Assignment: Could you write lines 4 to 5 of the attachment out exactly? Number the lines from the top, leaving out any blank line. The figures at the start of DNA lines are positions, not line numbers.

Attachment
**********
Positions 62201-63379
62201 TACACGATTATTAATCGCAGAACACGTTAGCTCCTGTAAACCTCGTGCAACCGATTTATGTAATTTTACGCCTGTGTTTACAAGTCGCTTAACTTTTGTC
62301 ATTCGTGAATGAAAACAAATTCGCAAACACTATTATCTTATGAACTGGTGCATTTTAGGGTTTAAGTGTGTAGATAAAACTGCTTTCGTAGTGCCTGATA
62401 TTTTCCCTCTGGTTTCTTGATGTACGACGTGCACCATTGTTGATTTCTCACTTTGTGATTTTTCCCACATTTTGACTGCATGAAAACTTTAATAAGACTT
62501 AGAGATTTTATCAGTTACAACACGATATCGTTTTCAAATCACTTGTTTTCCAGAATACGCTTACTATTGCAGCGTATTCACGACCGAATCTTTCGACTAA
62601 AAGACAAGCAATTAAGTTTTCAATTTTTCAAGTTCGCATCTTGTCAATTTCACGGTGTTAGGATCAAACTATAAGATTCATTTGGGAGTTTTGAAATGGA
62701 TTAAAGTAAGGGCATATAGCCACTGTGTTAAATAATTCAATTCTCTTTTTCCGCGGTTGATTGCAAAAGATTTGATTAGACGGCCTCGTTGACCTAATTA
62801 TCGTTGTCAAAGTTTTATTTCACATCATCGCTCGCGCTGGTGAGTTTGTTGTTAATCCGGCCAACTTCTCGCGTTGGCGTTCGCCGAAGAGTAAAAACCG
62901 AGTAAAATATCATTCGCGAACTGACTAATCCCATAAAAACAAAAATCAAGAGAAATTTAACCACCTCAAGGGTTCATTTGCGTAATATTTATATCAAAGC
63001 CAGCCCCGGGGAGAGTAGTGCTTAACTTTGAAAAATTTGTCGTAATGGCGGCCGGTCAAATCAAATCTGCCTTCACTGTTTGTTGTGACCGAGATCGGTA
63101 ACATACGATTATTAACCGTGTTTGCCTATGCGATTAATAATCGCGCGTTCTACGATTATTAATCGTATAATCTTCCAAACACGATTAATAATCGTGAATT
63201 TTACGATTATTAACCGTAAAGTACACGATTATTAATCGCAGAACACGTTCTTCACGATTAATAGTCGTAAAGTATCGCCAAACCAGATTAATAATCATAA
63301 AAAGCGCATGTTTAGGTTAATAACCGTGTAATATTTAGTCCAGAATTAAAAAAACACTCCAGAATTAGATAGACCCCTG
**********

62401 TTTTCCCTCTGGTTTCTTGATGTACGACGTGCACCATTGTTGATTTCTCACTTTGTGATTTTTCCCACATTTTGACTGCATGAAAACTTTAATAAGACTT
62501 AGAGATTTTATCAGTTACAACACGATATCGTTTTCAAATCACTTGTTTTCCAGAATACGCTTACTATTGCAGCGTATTCACGACCGAATCTTTCGACTAA